Namibia's militant black nationalists pledged yesterday to escalate their guerrillas war in the south-west African territory and "Liquidate" any black African government elected there under South African auspices.

Reacting to Prime Minister John Vorster's statement Wednesday that South Africa would go ahead with its own elections in November, the vice president of the Southwest African People's Organization (SWAPO) Mishake Muyongo, said his group would "never" participate in them. "Instead, we will intensity the armed struggle and liquidate whichever puppet regime Pretoria is going to install in Namibia," he declared.

At the same time, Muyongo said SWAPO would assert its right to call upon friends," especially the socialist countries," to provide it with "wll-out military assistance" so it could "effectively wage the war to its logical conclusion."

The Namibian nationalist group already has several thousand guerrillas being trained and armed by the Soviet Union and Cuba at bases in Angola. It now seems a certainty that the two communist powers will step up their aid to SWAPO, possibly including the defense of its Angolan bases. This would greatly increase the risk of a confrontation between them and South African forces. The South Africans already have raided a number of times into Angola to retaliate for guerrilla attacks on the territory.

Muyongo said he was speaking on behalf of SWAPO President Sam Nujoma and read a prepared statement indicating that what he said was official policy. He spoke at a press conference at the Namibia Institute here accompanied by a dozen members of the SWAPO Central Committee and a hundred students singing freedom songs and demanding to be sent to the warfront.

Pictures of Fidel Castro, Samora Machel of Mozambique and Aghostinho Neto of Angola were hanging on the wall behind him.

In pledging to carry out a "protracted war of national liberation" in Namibia, the SWAPO vice president said he was fully aware of the regional and international implications of such a confrontation with South Africa.

He called upon all friendly countries to render "concrete and effective support" to Angola and Zambia to help defend them against South African attacks on their territory if the war escalates.

He also asked the United Nations and the Organization of African Unity not to recognize any African government that comes to power as a result of the South African-sponsored elections in Namibia, scheduled for Nov. 23.

Muyongo said South Africa had now closed all doors to a peaceful settlement to the Namibian dispute and had itself "closen the warpath" against SWAPO.

Pretoria has administered the lightly populated but minerally rich territory, which it calls Southwest Africa, since the end of World War I under an old League of Nations mandate. Its only territorial claim there is to the port, Walvis Bay, which SWAPO and the United Nations regard as part of Namibia.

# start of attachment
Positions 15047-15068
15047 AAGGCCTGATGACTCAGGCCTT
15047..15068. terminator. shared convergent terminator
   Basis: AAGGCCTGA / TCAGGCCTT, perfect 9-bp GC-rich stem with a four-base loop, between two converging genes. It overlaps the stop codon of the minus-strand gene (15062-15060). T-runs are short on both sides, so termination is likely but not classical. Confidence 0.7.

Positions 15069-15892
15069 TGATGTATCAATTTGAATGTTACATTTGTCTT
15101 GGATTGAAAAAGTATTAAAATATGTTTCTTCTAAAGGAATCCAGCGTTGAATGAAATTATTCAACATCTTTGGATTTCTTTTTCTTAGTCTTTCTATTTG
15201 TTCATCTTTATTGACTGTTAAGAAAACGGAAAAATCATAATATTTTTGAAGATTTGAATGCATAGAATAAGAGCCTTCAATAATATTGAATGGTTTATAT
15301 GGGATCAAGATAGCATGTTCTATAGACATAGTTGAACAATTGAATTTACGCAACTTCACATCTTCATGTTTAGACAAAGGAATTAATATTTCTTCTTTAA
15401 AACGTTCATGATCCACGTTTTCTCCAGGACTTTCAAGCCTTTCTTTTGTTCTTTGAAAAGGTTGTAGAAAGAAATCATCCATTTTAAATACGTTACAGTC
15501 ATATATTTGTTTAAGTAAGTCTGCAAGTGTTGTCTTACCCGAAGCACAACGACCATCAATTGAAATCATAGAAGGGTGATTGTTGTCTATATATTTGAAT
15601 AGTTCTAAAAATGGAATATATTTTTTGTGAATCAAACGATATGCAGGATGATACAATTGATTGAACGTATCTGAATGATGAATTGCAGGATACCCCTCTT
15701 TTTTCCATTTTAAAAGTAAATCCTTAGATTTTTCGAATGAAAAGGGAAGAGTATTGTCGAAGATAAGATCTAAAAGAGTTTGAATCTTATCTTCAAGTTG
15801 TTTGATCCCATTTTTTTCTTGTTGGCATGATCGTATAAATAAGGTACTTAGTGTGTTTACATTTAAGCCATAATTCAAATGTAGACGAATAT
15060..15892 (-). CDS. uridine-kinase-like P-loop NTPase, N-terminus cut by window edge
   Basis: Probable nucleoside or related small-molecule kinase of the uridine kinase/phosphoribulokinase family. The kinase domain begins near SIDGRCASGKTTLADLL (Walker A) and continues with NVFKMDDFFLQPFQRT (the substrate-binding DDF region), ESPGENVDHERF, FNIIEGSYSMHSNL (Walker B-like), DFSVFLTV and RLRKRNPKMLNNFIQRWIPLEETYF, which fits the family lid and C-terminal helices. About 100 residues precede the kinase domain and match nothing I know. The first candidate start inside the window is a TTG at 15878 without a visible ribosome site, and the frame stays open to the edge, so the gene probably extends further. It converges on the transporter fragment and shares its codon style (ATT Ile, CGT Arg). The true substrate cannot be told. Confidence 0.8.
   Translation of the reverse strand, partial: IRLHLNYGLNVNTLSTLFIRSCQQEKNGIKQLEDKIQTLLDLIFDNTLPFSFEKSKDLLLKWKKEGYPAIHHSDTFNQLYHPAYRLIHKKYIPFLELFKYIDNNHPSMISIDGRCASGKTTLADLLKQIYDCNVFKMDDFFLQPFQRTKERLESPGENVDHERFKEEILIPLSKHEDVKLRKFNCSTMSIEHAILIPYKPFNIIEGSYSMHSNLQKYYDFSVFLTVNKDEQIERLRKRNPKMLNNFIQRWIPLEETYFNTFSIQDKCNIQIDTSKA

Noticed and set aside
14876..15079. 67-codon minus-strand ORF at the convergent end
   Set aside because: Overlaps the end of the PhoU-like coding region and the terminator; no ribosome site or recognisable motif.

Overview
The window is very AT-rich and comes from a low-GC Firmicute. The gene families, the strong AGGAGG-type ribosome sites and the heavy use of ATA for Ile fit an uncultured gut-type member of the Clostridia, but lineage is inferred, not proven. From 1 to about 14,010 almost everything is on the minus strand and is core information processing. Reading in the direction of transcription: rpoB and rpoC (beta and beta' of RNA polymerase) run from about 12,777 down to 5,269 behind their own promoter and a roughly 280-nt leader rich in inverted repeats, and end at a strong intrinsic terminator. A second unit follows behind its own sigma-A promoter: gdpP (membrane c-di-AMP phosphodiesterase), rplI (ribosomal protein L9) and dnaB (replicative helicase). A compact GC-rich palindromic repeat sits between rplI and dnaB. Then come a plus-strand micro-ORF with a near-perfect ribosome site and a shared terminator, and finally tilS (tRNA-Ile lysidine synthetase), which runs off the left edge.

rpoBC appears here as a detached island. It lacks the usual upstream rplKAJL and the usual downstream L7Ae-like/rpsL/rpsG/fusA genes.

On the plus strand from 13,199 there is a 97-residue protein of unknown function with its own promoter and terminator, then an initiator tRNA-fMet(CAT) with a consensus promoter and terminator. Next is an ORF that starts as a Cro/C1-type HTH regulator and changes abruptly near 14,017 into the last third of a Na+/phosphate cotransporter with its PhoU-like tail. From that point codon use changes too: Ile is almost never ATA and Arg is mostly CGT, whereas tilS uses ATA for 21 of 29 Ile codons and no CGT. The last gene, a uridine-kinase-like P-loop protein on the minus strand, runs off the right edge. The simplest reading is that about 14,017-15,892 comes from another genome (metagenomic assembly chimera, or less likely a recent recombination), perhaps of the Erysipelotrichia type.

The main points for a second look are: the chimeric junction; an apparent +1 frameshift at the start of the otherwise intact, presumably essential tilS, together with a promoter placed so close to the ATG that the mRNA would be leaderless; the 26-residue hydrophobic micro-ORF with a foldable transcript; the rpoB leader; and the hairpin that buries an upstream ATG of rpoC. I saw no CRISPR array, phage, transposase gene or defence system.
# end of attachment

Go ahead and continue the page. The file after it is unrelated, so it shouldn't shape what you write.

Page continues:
In April 1977, South Africa began negotiations with five Western powers - the United States, France, Britain, West Germany and Canada - for an elections that would be supervised and therefore recognized by the United Nations. Pretoria finally agreed last April to the plan, but after the U.N. Security Council amended it, South Africa on Wednesday announced it would no longer go along.

Muyongo accused South Africa of having followed "a double strategy" all along. He said that while it had engaged in talks with the five Western powers, South Africa had done so to buy time "to completely militarize the country by building additional bases and also by bringing in more troops into Namibia."

He said SWAPO had always expresssed serious doubts about the chances of the Western-sponsored negotiations, but had gone along after close consultations with the five front-line African states and the African organization.

Muyongo said SWAPO had repeatedly made it clear that it was only prepared to participate in elections against its South African-backed political enemies if they were supervised and controlled by the United Nations.

"For us, United Nations supervision and control meant the capacity to neutralize, demobilize, control and supervise the withdrawal of the South African trigger-happy troops," he said, "and to also monitor the activities of the police force in order to create conditions conducive to fair elections."

Meanwhile, at the United Nations yesterday, the OAU called for tough economic sanctions, including an oil embargo, against South Africa because of its rejection of the U.N. proposals for Namibia, Reuter reported.

Security Council members are to resume consultations on Monday on the question with the five Western states.